For the last two days, rapper Khaligraph Jones latest jam Khali Cartel 3 has been trending at number one on YouTube (Kenya) since its release five days ago.
By Wednesday this week, the cypher had already raked up over 813,000 views on YouTube, closing on Khali Cartel 2 released nine months ago that has 849,000 views.
Suffice to say, Khali Cartel 3 has already surpassed Khali Cartel 1, 809,000 views released a year ago. It’s just a matter of time before Khali Cartel 3 hits the one million mark.
Indeed the cypher has lived to its hype and to say the 10 minute Khali Cartel 3, is good, would be an understatement as this new jam is off the charts.
The whole idea since the first sequel is to bring little known rappers, the established ones and the fast-rising into one beat to demonstrate their prowess in spitting out bars.
The concept on Khali Cartel 3 video is so far the best we have seen from the sequel.
The court setup was a well-thought out concept where Khaligraph plays the prosecutor, his elder brother Lamaz Span K.O.B, a rapper in his own right, the judge, and the other rappers, the witness called on stand to testify.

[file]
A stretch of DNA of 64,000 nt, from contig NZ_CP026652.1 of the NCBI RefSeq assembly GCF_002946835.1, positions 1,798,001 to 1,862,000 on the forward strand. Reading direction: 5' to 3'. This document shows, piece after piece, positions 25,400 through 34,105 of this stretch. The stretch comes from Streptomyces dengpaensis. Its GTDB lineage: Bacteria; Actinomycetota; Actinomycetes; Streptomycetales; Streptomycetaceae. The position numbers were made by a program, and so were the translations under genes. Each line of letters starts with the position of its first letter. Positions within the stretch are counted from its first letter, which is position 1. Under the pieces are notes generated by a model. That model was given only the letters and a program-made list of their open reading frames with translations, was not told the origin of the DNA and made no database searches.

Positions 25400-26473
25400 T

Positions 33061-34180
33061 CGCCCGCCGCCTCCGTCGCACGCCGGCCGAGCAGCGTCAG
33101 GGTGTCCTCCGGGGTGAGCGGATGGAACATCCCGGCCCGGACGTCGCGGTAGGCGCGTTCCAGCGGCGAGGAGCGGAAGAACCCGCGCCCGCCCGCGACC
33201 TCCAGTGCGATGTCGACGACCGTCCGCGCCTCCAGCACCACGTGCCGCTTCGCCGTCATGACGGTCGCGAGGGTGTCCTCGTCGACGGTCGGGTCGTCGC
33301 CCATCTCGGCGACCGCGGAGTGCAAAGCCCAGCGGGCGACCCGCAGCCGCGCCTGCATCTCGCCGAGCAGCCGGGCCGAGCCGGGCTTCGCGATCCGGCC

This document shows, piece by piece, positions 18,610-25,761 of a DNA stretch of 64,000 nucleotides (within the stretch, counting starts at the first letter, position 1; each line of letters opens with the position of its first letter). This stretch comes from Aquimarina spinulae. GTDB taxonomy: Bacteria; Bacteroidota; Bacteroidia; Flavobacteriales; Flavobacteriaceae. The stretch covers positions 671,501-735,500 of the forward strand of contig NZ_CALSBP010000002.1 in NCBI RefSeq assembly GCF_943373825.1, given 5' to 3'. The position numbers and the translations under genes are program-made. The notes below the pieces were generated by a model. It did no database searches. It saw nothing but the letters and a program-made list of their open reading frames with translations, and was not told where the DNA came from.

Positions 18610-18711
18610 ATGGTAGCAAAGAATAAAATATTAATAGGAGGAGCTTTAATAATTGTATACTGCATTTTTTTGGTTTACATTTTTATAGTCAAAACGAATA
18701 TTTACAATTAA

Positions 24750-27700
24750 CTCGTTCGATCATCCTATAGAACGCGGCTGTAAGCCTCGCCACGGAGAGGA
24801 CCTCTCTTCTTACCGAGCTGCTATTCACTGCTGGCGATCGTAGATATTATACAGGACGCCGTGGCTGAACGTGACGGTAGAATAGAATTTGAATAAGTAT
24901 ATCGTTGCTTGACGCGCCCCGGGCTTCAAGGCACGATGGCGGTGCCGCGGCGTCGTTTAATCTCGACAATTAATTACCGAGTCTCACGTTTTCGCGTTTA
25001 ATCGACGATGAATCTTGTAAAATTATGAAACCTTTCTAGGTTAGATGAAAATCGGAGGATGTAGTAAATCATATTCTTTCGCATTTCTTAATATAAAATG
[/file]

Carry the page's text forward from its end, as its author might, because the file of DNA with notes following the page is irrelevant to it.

The issues being addressed on the floor of the court touches on upcoming talented artistes not getting airplay, people not taking note of good music and street life.
First to take the stand is the fast rising versatile singer and rapper Bey T known for her Wololo jam. Bey T showcases her lyrical prowess as she tackles the PlayKe Music conversation and also takes a dig at Tanasha Donna whom they are beefing with.
As she exits, little known Breeder LW takes the space and tries to make an impression with his Swahili rap but fails to impress as much.
Next on, comes the punch-line queen from Nakuru aka Silverstone Barz who delivers some killer bars and flow.
She goes further to spice the cypher with a gangster stunt as she pauses for a puff of weed, lighting it up on the stands forcing the judge to intervene with the prosecutor apologizing.
Some quarters have however faulted her for being a Nicki Minaj wanabe.
Then comes Rekles known for his hooks, on Ethic jams. He is indeed the favorite of many as he colorfully plays with sheng words as he addresses corruption and ghetto life.
Legendary Chiwawa is the last to take to the stand and his effort to impress fails, as he appears rusty and more of a shadow to his past.
On this track, Khaligraph Jones, is the glue that binds the pieces together. From the introduction to the transitions from one rapper to another, his flow is smooth and punchy.
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